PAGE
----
This is also where Anachronox displays its strongest trump: the writing. It's a perpetual delight to read (and listen to) the dialogues in this game. They are full of clever humor and never get boring. From standard humiliating jokes about the main protagonist to witty satire, this game has many kinds of humor, but never over-the-top or corny. Many comedy movies can learn from Anachronox. What makes the humor so great aren't even the countless jokes and hilarious situations (the scene where Sly talks "science language" almost made me roll on the floor), but the way they are incorporated into the narrative, contributing to the ironic attitude towards the characters and creating an unusual form of a "semi-parody", though not at all in the same way Japanese writers would do.
I know some people disliked the game's music, and it is indeed not so memorable in the earlier parts of the game, but alone the mellow jazz tunes in the Entertainment District on Hephestos or the sinister monastery melody surely qualify as musical masterpieces. As for the graphics, I disliked them very much the first time I tried playing this game, mainly because of the character graphics. Granted, the characters look a bit blocky, and their animation is not always natural (ever tried putting Stiletto at the head of your party?), but their design is great, each one of the characters has so much personality, and after a while you stop noticing their blockiness.
I should also mention the fantastic cut scenes, all made with in-game engine, with great camera work that would do an honor to a movie. Anachronox is naturally cinematic, elegantly using the cut scenes to advance the narrative in a fashion that is often more spectacular than its Japanese "teachers".
The BadThere are very few flaws in Anachronox, one of which is the abundance of bugs. The game can crash suddenly or display some weird graphics from time to time.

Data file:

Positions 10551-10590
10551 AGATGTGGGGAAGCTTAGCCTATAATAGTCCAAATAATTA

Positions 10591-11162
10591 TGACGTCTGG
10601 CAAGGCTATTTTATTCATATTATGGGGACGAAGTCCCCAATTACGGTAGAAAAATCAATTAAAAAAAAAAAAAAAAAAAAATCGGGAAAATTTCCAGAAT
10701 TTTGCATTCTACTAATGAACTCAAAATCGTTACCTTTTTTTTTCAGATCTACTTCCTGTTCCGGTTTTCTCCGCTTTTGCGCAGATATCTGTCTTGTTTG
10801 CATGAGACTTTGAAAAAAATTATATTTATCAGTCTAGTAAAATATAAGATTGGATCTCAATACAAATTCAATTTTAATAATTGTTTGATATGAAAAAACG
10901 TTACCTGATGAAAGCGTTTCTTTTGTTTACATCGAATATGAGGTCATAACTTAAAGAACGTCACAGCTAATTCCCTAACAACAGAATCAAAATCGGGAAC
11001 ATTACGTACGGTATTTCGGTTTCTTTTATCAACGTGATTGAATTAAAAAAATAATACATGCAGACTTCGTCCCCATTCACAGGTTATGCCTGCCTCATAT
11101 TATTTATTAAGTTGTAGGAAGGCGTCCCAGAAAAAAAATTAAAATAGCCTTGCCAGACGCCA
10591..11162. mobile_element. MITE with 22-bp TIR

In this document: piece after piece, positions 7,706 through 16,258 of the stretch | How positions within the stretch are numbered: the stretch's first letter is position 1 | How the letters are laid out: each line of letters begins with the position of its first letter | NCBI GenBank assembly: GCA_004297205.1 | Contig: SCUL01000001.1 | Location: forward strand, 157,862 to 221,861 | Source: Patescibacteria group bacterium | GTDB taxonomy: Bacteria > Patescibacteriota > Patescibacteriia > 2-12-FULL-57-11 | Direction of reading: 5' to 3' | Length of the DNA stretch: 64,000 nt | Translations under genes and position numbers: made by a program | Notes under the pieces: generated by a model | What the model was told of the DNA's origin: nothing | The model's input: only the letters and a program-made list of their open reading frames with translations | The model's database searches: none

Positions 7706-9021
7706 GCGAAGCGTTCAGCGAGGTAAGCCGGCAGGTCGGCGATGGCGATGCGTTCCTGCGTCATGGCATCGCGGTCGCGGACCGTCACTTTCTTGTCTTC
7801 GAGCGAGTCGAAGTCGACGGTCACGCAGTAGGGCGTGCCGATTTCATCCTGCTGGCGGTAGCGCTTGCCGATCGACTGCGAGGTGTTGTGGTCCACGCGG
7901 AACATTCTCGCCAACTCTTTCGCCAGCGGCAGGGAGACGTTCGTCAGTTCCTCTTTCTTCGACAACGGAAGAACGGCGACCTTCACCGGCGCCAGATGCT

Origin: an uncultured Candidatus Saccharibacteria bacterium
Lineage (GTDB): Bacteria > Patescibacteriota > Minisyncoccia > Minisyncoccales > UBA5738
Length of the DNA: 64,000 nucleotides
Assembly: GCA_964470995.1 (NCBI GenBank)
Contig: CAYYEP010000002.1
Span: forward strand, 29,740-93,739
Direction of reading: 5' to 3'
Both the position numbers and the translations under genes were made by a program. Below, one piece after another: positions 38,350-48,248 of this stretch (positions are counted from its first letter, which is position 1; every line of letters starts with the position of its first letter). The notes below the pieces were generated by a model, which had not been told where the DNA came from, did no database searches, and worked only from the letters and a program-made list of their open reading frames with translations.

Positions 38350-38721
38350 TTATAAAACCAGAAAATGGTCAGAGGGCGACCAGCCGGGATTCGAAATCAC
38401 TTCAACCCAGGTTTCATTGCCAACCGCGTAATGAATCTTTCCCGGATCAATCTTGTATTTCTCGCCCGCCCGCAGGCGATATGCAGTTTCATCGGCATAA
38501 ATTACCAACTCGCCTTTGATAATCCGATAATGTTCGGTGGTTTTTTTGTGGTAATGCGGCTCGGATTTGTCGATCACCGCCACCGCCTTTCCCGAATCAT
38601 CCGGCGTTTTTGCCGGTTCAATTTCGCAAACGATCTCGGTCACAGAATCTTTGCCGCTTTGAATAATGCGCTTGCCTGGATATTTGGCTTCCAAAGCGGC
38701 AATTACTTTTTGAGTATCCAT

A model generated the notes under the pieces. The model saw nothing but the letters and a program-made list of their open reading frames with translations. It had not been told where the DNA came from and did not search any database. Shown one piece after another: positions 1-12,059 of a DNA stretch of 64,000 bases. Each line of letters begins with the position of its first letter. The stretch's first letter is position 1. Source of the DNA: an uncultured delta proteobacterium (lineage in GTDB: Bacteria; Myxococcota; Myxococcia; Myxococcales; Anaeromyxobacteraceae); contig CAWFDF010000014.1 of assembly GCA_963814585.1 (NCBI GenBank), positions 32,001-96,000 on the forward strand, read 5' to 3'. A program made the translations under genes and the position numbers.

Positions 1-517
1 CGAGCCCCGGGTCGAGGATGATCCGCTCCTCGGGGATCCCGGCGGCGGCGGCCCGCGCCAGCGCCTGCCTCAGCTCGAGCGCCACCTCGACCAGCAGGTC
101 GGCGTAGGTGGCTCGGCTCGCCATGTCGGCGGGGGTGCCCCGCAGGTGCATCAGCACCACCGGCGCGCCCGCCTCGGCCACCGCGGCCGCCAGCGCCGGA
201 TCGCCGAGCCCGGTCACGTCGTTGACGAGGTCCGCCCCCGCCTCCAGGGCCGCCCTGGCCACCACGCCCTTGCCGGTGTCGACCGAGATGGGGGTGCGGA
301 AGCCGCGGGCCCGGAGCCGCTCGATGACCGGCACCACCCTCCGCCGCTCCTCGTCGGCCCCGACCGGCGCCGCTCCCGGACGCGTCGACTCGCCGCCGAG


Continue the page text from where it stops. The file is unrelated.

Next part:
Some areas seem a bit unpolished, underdeveloped. It is still remarkable they could fill the game with so much content, it almost seems there was too much talent put into the game, which is the reason why even the most interesting peripheral locations and the most brilliant secondary characters seem superficial at times - they are so well made that they should have been more important to the game.
The combat system is pretty simplistic, and the difficulty level is a joke even when compared to the more "hardcore" Japanese-style RPGs. You will certainly not want to play this game for combat alone.
I felt that some scenes were a little bit too light-hearted and superficial, compared to the overall serious tone of the main story. It is always great to have some diversion, but it seems that the game is afraid to take itself too seriously and to be dramatic where it should be. Two scenes come to mind: the destruction of the planet where you meet Rho, and the end of the comic-book chapter. In both cases, the scenes of mass destruction and death should have been made in such a way that we would feel the tragedy, but instead they are treated almost as a comedy. This was the part that bothered me most in Anachronox.
The Bottom LineThey took the approach of Japanese RPGs towards story-telling, cinematic direction, and basic gameplay; then they merged all this with quest system, humor, and great writing associated with Western RPG tradition. Result? An awesome game!
Seriously, even if you have prejudices against Japanese-style RPGs, throw them away and play Anachronox; through the power of its writing, humor, and "quest above combat" attitude it can become highly entertaining even for those who can't stand "real" Japanese RPGs for their cliched narrative and abundance of battles.